Don't Take the Easy Way Out - Reflection

Homily of Fr. Herbert Nicholls, Diocese of Fall River, bi-ritual faculties in the Maronite Church, chaplain at Mother of the Light Convent.

Luke 5:1-11
While the crowd was pressing in on Jesus and listening to the word of God, he was standing by the Lake of Gennesaret. He saw two boats there alongside the lake; the fishermen had disembarked and were washing their nets. Getting into one of the boats, the one belonging to Simon, he asked him to put
out a short distance from the shore. Then he sat down and taught the crowds from the boat. After he had finished speaking, he said to Simon, "Put out into deep water and lower your nets for a catch." Simon said in reply, "Master, we have worked hard all night and have caught nothing, but at your command I will lower the nets." When they had done this, they caught a great number of fish and their nets were tearing. They signaled to their partners in the other boat to come to help them. They came and filled both boats so that they were in danger of sinking. When Simon Peter saw this, he fell at the knees of Jesus and said, "Depart from me, Lord, for I am a sinful man." For astonishment at the catch of fish they had made seized him and all those with him, and likewise James and John, the sons of Zebedee, who were partners of Simon. Jesus said to Simon, "Do not be afraid; from now on you will be catching men." When they brought their boats to the shore, they left everything and followed him.
As we look at today’s Gospel we find in Simon Peter’s personality this reticence, caution, even resistance. St. Ambrose tells us that it reflects both the difficulties of the early Church and her later fruitfulness.
Each one of us should see ourselves as this boat which Christ enters. Externally no change is evident; but there is an interior change in our soul. Now that Christ has come aboard, just as He came aboard Peter’s boat, we feel a greater ambition to serve and an irrepressible desire to announce the marvelous works of the Lord.
In St. Paul’s letter to the Church at Thessalonica, which derives from the ancient Greek word, ekklesia, meaning assembly or gathering of people. From apostolic times it was used to describe the new people of God or the developing Church.
In Vatican II’s “Constitution on the Church”, Lumen Gentium, we read: All those who in faith look towards Jesus , the author of salvation and the principle of unity and peace, God has gathered together and established as His Church, that it may be for each and everyone a visible sacrament of this saving unity [9].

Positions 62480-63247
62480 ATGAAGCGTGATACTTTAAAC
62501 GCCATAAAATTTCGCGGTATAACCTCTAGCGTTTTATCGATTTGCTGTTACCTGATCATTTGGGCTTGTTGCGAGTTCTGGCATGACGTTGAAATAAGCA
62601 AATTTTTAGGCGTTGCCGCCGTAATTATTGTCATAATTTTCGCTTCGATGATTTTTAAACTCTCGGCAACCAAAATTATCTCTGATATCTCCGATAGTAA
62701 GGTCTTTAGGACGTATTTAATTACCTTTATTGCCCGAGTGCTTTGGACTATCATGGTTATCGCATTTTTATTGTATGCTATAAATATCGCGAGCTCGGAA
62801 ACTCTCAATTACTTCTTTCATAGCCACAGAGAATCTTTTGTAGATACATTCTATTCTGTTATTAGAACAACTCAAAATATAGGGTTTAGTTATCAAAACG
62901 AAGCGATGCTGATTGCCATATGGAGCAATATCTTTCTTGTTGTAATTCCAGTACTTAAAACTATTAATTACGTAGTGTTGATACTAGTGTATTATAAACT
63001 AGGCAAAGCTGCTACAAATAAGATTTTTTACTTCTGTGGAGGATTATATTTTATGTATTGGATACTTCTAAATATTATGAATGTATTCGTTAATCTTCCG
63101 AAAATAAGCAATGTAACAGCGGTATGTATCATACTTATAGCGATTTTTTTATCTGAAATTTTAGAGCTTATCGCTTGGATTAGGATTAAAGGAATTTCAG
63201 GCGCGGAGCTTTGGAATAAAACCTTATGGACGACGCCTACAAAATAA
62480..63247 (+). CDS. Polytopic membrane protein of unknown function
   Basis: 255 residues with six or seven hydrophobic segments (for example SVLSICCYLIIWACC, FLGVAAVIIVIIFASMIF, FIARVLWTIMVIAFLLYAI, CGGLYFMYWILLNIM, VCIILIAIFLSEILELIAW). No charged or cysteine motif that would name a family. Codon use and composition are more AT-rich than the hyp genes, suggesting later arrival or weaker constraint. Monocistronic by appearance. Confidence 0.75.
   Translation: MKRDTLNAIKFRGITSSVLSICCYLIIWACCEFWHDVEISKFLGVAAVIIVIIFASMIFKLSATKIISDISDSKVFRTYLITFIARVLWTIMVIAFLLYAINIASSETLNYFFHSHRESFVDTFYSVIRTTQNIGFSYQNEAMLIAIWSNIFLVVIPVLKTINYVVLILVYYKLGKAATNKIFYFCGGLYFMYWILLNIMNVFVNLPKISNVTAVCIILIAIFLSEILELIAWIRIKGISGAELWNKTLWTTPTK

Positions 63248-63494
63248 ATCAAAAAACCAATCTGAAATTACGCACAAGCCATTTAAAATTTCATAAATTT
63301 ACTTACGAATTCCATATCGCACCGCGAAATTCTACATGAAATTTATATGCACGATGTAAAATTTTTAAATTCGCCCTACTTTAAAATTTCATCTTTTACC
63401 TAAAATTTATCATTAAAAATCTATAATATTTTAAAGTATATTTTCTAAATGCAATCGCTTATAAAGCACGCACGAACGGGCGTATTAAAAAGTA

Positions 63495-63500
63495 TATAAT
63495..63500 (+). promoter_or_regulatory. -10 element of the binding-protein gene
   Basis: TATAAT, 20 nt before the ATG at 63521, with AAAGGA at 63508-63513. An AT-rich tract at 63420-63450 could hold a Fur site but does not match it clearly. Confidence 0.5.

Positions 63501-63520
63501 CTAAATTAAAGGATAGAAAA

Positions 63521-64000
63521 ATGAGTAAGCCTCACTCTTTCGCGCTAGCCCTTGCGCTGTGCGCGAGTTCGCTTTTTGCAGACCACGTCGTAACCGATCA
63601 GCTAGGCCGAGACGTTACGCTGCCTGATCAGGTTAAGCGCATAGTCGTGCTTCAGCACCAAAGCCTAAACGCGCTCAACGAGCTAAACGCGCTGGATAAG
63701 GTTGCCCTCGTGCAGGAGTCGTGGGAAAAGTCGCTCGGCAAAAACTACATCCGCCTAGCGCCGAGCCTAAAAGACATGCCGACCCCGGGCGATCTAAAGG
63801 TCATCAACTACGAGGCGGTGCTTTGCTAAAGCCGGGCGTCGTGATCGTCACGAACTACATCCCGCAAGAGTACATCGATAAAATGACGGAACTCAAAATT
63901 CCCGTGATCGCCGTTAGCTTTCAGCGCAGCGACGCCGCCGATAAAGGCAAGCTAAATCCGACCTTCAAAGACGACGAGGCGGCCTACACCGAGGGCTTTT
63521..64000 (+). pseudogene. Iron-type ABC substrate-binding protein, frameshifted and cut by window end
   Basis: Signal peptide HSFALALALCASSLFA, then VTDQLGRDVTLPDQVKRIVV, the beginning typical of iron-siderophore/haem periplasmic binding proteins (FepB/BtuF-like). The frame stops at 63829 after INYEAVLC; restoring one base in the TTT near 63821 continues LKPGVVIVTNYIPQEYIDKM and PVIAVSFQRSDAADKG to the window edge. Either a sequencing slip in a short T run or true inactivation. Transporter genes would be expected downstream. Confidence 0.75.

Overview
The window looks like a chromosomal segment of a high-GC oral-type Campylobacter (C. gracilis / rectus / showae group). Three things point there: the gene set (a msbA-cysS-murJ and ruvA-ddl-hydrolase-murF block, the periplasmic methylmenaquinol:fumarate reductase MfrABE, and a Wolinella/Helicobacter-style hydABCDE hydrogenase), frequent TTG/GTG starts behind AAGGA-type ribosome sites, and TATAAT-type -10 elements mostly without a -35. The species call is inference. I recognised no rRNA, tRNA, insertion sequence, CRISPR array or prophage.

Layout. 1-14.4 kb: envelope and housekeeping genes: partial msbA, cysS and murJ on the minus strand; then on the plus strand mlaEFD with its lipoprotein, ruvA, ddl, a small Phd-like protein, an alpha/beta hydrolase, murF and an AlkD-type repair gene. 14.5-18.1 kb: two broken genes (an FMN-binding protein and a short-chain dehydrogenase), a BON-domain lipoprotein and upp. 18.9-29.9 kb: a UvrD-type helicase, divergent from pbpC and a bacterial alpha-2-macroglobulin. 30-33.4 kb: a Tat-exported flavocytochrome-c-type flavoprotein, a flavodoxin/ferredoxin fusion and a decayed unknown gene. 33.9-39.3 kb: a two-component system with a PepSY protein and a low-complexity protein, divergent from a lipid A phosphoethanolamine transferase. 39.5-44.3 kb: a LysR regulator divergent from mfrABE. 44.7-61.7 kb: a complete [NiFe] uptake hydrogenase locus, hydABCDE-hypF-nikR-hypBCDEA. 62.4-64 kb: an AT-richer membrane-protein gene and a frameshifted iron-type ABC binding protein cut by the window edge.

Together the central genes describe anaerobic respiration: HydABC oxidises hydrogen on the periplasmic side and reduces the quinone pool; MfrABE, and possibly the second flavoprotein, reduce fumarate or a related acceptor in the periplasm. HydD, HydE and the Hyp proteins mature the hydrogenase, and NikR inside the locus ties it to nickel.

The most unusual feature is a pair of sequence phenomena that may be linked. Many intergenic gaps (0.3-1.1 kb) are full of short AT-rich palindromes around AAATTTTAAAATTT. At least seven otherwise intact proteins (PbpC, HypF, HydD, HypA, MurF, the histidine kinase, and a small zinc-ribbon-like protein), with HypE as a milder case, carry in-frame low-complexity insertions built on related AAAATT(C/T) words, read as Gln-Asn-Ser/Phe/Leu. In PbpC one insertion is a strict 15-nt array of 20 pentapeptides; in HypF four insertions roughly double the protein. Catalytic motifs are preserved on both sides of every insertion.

Returning to the First Reading, St. Paul says in verse 3: Remember before our God and Father your work of faith, your labor of love and your steadfastness of hope in our Lord Jesus Christ.
As we have seen several times this faith needs to be reflected in our conduct. St. John Chrysostom teaches: belief and faith are proved by works; not simply by what one believes, but by real actions that are lived and fostered by a heart burning with love. This service of others for God’s sake is proof of charity or love.
St. Thomas Aquinas says: All are beloved by God, not just in the ordinary sense of having received natural existence from Him, but particularly because He has called us to eternal good.
Pope St. Pius X in a commentary on today’s Gospel says: Christ is addressing each one of us, urging us to be daring. Throw aside the pessimism that makes a coward of you. Throw out your nets for the catch. Don’t you see that like Peter, you can say, “If you say so Jesus, I will search for souls”.
Christ is telling you and begging you: The harvest is plentiful, but the laborers are few. Don’t take the easy way out. Do not say, I am no good at this sort of thing; there are others who can do it better. No! For this sort of thing there is no one else—He has called you. Each and every Christian has his/her calling. No one can claim an exemption of age, health or occupation. There are no excuses. Either we produce a fruitful apostolate or a barren one.
I began these reflections from 1 Thessalonians, verse 3 on faith and love. I will now conclude with steadfast hope. St. Paul encourages us to rejoice in hope and be patient in tribulation (Rom 12:12). St. Thomas tells us that hope is the virtue which enables one to endure adversity. Hope fills the soul with joy and gives it the strength to bear every difficulty for the love of God.
If you are to fall into temptation of wondering or even deeper into doubt, recall that the Gospel is preached not only in word but in power…in the power of the Holy Spirit who is the principal agent for evangelization; it is the Holy Spirit who impels each individual to proclaim the Gospel by his/her life. It is the Holy Spirit who in the depths of conscience causes the word of salvation to be accepted and understood (Pope Paul VI, Evangelii Nuntiandi, 75).
St. Paul concludes today’s lesson saying: you have become imitators of the Lord because you have received His word in much affliction, and with joy inspired by the Holy Spirit, so that you have become an example to all who believe.
A feature of the joy of the Holy Spirit is an uncontainable happiness that grows even out of affliction and sorrow. In the natural course of events afflictions do not produce joy. Joy is the privilege of those who accept suffering for Jesus’ sake. It is one of the fruits bestowed by the Holy Spirit.